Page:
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this is my first post.
i have recently started a uni course where we use linux alot and i would like to install a copy on my home pc.
we use debian linux at uni but im not sure if this is necessarily what i need at home.
i need to be able to use the gedit function to edit c and java code and then need to be able to compile and run this code.
i was wondering if someone could help me out with where i can download a copy of linux and any hints on installing.
I havent done any partioning of my hard drive before so any help with that would be really appreciated.
i know this is just basic stuff but im having probs getting started so i would really appreciate any advice.
This is a particularly opportune time to do so since the current "daily" media is the first release candidate installer for the upcoming conversion of Etch to Stable. (Story here.) If you would like to do that, go near the bottom of the first link here and get one of those .iso images.
Ubuntu is debian based and very friendly and easy to set up, it also has alot of packages pre installed and has a very smart pkg adding system. You may also want to take a look at Fedora for ease of use. Although if you want a more complex distro and you are happy to compile packages yourself take a look at all the other options, linux is a very vast thing. There is a distro out there for everyone, maybe even consider a more unixy system such as Solaris for i386 and FreeBSD. Depends what apps you need really.
Although for ease of use Ubuntu 5 is most probs the easiest. I think it beats Ubuntu 6. Just pop the install CD in and off you go, the cds are free to, either download off their website or order one all free!
Last edited by robputt796; 10-17-2006 at 12:32 PM.
Distribution: OpenSUSE 11.3 KDE, PCLinuxOS 2010 KDE
You should try to download the file that ends on *.iso that corresponds with your platform and to what end you're going to use it. If you're using a 64bit processor, you should download a file that has 'amd64' in the title, else you're probably best of with the 'i386' version. If you don't know what platform you're on, it's i386 is most likely the best option for you. So, I think you should try either the 'ubuntu-6.06.1-desktop-i386.iso' file. This version will also work with a 64bit processor and I think it suits your needs best.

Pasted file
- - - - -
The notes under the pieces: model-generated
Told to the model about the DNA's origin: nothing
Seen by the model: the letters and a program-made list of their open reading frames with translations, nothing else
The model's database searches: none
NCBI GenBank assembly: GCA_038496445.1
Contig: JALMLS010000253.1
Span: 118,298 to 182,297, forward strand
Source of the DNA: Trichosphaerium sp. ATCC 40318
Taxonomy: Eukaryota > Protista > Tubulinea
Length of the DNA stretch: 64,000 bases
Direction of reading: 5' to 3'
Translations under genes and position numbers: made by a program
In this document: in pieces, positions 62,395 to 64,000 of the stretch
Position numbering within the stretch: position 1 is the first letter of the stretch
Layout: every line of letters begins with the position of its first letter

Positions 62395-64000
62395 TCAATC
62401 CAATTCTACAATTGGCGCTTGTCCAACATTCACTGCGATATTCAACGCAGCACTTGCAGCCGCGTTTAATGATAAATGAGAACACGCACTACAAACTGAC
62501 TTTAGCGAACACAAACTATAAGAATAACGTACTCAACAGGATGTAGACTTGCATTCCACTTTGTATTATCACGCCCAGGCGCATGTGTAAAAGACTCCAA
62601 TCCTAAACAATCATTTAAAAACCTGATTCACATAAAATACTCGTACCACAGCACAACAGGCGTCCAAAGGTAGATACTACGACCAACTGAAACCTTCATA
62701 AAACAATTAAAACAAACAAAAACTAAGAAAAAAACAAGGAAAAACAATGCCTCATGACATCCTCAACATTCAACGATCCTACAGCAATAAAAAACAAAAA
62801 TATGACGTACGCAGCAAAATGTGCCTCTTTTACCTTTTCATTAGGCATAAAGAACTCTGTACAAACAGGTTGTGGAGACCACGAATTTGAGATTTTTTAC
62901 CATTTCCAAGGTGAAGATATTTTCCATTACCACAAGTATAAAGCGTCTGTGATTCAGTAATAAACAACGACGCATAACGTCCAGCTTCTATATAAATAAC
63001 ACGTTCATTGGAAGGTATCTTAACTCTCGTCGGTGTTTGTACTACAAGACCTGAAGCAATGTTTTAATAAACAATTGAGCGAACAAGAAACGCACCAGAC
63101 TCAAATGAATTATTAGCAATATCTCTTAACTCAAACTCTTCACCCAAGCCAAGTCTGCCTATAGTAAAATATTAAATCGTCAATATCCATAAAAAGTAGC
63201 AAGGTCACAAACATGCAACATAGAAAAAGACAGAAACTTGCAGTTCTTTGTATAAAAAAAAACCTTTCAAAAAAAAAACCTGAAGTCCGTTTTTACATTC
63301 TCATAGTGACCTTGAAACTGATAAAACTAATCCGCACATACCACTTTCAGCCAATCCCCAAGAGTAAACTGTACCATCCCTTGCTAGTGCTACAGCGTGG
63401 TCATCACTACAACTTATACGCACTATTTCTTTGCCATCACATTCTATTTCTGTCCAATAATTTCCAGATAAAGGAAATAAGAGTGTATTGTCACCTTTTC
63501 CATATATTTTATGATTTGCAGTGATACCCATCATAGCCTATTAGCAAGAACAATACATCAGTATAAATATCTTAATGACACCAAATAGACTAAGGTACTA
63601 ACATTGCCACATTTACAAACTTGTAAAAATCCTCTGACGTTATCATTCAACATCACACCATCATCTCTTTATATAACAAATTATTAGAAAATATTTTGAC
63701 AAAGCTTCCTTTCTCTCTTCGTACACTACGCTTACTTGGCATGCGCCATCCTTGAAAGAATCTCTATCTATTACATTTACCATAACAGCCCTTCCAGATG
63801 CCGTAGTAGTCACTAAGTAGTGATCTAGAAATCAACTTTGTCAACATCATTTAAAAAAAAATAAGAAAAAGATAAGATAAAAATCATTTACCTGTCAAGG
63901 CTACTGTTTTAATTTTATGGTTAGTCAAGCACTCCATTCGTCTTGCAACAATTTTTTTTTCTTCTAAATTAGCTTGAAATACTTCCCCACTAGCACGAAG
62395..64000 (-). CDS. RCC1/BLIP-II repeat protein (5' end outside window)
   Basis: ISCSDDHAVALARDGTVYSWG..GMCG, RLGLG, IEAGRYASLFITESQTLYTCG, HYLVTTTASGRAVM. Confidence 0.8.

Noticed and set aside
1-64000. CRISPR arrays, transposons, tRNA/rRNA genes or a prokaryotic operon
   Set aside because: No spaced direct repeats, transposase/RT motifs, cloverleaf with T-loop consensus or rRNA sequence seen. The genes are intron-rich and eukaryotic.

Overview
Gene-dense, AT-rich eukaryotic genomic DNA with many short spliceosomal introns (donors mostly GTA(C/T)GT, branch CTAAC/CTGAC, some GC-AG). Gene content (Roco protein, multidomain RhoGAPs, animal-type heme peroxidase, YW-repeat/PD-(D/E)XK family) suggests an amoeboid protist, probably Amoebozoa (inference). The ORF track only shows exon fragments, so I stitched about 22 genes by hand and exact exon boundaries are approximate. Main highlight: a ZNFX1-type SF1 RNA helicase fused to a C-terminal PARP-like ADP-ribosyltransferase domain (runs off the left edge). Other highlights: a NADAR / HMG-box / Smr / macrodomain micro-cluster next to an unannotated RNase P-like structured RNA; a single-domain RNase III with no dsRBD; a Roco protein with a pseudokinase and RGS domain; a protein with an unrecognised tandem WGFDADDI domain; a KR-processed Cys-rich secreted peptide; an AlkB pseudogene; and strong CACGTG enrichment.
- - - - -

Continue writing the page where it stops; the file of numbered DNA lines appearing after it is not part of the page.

I think Ubuntu does have GCC, If you live in the UK and want me to send a Ubuntu CD I can just send me £1 for postage and packaging, otherwise you can order it free from http://www.ubuntu.com/ however it will take an age for it to arrive under there free postal service. Otherwise you can download it. I guess you just have a normal i386 box so Ill provide a direct link.
OK, So when you have downloaded it you will need to burn the ISO to a CD, if you donot know how todo this on your current OS look it up on google it is simple enough.
So once you have your CD, set your bios to boot from CDROM, then put the CD into your drive. Then boot your pc. It will load up a Ubuntu live from the CD, however the drive it runs on will be read only. You can then install it to your hard drive using the Install links on the Ubuntu background.